Michigan Veterans Benefits Bolstered

Many Michigan veterans are eligible for benefits like healthcare and pensions, but may not know this and haven't yet applied for them.

Many Michigan veterans are eligible for benefits like healthcare and pensions, but may not know this and haven’t yet applied for them.

In a state that ranks in the bottom five in the U.S. for federal spending per veteran, there are hundreds of thousands of Michigan vets who qualify for military benefits, like healthcare and pensions.  Surprisingly, many don’t know they qualify, and others simply haven’t filed for the benefits due them.

Aside from the traditional health-and-pension benefits, other Michigan Veterans Benefits include home loans as well as educational subsidies via the GI-bill; also, vets may qualify for disability claims and life insurance. What’s more, Michigan vets can tap the Michigan Veterans Trust Fund Agency (MVTFA) to receive vocational training at the state and local levels.

Vietnam vets among those who may have chosen not to receive their benefits…

Indeed, Michigan vets, particularly those who fought in the Vietnam war, may have chosen not to receive the benefits due them after their military discharge simply because they received excellent health care benefits and pensions from their employer after they came home.

Back then, that usually meant Michigan jobs in the automotive sector, or other industries, that provided them with a full suite of benefits.

Moreover, as reported in the Detroit News, some of those vets never thought of even applying for their military benefits because they didn’t think they qualified. One vet said he thought he needed to be disabled from war injuries to qualify. Later, though, he learned he could qualify for treatment of his post-traumatic stress disorder.

Small-percentage are using their benefits…

Overall, a mere 22 percent of the state’s 660,800 veterans are using what’s coming to them from the coffers of the U.S. Veterans Administration, according to 2013 figures—about 13 percent do receive a disability check.

For Michigan vets, their rights to these benefits are a head-scratcher and begs the question as to ‘How can this be?” “Who’s looking out after those who gave so much for their country?”

Michigan was on the bottom for average fed spending per vet…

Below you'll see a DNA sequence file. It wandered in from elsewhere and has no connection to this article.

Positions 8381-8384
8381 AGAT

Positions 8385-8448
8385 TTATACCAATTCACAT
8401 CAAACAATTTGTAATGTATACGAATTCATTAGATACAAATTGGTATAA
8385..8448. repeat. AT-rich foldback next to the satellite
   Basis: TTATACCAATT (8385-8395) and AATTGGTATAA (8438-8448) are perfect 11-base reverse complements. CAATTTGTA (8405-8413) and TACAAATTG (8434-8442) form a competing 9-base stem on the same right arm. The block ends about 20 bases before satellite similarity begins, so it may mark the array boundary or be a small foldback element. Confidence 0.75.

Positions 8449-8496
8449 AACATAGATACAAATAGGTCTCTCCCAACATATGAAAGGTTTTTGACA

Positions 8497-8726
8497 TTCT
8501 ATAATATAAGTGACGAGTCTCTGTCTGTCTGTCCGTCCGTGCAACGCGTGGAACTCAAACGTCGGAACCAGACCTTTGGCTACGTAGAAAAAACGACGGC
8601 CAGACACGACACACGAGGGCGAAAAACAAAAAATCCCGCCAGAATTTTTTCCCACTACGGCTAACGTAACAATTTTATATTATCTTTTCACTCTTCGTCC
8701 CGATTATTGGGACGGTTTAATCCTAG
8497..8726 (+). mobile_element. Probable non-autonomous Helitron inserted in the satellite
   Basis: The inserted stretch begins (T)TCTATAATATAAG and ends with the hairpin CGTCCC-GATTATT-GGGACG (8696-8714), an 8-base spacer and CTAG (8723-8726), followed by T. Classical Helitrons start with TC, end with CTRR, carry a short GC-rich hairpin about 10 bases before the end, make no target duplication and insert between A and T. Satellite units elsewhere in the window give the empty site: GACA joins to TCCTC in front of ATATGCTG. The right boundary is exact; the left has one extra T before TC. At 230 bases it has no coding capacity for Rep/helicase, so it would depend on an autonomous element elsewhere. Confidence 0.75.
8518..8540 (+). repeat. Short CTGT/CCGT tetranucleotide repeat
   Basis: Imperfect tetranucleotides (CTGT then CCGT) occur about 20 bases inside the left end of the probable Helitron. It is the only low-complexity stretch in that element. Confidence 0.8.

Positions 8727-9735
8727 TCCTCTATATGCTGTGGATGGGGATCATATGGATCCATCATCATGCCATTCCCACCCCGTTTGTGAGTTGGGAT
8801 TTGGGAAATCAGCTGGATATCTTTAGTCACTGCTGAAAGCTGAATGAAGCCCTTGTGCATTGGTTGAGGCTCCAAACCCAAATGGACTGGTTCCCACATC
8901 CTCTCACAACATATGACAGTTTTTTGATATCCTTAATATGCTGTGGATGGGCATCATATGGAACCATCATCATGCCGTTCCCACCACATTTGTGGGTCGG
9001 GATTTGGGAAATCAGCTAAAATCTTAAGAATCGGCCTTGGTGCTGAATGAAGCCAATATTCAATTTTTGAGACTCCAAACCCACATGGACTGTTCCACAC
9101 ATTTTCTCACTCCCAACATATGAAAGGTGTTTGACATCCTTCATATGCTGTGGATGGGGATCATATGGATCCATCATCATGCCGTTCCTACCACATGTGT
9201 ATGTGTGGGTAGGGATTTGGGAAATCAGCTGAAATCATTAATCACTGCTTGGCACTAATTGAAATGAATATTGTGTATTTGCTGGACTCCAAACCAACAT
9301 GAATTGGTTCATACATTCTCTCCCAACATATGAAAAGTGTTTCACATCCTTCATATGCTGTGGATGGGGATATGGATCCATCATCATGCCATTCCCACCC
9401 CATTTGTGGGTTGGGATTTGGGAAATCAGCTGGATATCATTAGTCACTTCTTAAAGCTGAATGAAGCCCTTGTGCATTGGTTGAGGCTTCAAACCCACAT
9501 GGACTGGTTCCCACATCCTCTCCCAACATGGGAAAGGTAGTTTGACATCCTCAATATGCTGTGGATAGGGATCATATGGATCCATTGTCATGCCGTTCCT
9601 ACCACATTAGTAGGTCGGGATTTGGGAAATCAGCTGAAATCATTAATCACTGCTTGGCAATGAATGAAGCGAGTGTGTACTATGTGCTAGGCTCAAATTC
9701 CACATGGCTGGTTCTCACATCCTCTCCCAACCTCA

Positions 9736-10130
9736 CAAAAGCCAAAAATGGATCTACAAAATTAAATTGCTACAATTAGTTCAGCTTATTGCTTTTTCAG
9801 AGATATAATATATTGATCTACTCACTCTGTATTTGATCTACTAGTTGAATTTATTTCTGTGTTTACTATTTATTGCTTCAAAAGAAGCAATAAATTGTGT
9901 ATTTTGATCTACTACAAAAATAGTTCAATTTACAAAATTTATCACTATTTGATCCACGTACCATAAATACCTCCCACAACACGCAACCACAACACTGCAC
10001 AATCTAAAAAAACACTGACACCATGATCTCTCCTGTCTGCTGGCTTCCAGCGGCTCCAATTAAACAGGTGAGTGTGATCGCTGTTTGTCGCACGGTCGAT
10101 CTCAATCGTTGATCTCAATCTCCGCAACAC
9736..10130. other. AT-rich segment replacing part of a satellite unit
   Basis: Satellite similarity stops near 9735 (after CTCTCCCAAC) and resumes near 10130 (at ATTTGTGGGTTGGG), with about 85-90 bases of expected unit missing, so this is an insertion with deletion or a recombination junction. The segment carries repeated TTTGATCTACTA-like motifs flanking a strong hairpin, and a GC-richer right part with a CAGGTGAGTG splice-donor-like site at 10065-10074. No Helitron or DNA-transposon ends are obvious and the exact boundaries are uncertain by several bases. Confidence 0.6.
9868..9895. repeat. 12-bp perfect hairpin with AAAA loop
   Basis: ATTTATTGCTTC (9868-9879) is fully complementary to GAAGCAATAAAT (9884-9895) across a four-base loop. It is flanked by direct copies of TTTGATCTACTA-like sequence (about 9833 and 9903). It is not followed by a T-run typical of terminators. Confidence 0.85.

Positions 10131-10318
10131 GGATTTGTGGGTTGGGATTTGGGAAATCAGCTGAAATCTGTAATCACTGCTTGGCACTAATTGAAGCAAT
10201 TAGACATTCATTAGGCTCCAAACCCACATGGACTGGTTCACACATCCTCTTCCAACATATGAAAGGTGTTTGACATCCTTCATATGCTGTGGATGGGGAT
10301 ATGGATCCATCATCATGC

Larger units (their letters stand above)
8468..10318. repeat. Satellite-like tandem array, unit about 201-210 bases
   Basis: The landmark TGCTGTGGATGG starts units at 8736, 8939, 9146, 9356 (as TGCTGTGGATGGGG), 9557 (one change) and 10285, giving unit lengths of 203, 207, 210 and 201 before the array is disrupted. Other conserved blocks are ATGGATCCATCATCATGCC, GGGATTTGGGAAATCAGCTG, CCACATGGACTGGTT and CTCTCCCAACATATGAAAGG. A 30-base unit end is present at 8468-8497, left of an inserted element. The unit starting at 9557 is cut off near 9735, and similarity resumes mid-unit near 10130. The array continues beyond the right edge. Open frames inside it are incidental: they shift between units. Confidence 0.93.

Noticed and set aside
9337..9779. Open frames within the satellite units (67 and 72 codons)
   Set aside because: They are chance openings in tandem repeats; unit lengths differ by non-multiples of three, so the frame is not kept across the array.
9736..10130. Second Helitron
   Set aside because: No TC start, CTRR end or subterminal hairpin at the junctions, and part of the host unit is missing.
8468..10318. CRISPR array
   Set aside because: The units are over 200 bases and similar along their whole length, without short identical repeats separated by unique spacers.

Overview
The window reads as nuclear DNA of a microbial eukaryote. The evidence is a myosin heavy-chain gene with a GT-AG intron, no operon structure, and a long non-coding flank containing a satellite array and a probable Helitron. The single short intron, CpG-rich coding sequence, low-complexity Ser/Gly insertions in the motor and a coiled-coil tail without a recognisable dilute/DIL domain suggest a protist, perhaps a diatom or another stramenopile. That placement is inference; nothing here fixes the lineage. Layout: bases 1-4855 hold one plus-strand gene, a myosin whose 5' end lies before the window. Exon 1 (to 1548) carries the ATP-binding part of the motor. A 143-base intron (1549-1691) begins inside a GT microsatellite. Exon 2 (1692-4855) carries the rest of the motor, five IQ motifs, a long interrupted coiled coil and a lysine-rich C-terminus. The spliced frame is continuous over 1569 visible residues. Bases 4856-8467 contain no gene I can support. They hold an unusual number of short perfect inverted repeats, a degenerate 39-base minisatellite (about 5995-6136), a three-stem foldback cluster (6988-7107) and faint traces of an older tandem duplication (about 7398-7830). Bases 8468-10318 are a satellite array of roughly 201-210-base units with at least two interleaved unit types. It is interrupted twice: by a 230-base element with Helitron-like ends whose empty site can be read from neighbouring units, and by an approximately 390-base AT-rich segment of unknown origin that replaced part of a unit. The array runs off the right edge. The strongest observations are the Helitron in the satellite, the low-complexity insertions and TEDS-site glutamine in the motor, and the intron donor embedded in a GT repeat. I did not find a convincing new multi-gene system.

Five years ago, before Gov. Rick Snyder established the MVAA, the state was on the bottom rung among all the states in terms of dollars spent per vet: less than $3,000. Now, as of 2013, that has increased to an average of $5,001 per vet.

In an effort to make things right, the state offers a 24-hour hotline at (800) MICH-VET along with its website (michiganveterans.com) as a center for information on emergency housing to “veteran-friendly colleges in Michigan,” for example.

Rural counties may be out of luck for veteran counseling offices…

Rural counties, unlike metro areas, often lack the services of a veterans counselor who can offer vets information about federal, state and local benefits. Unfortunately, counties once lucky enough to have a veterans office are not only facing staffing shortages and funding cuts

Part of the frustration among vets in the past is simply trying to unravel the complexity of the system, notes The Detroit News columnist, Melissa Burke:

“Vets often have difficulty navigating the process on their own…Certified counselors and veterans service officers often help vets (receive) compensation quicker.”

Community action teams’ help veterans.

As such, and before 2013, about 93 percent of the disability claims submitted by Michigan veterans required more paperwork than was submitted in order to meet eligibility requirements.

But thanks to the state’s renewed focus on educating its vets on how to navigate the system that number has dropped to 59 percent just last fall, according to a spokesperson from the Detroit Regional Office of Veterans Benefit Administration.

A major reason for this success has to do with “regional ‘community action teams’” set up by the MTVFA to open up lines of communication with regional services directly serving its veterans.

Over the past five years, the number veterans in the state have declined, but Metro Detroit remains home to one-third of Michigan’s veteran population.

If you are a veteran and would like to discuss your benefits status, please contact us. We offer experienced counsel in this area as well as in elder law and estate planning.

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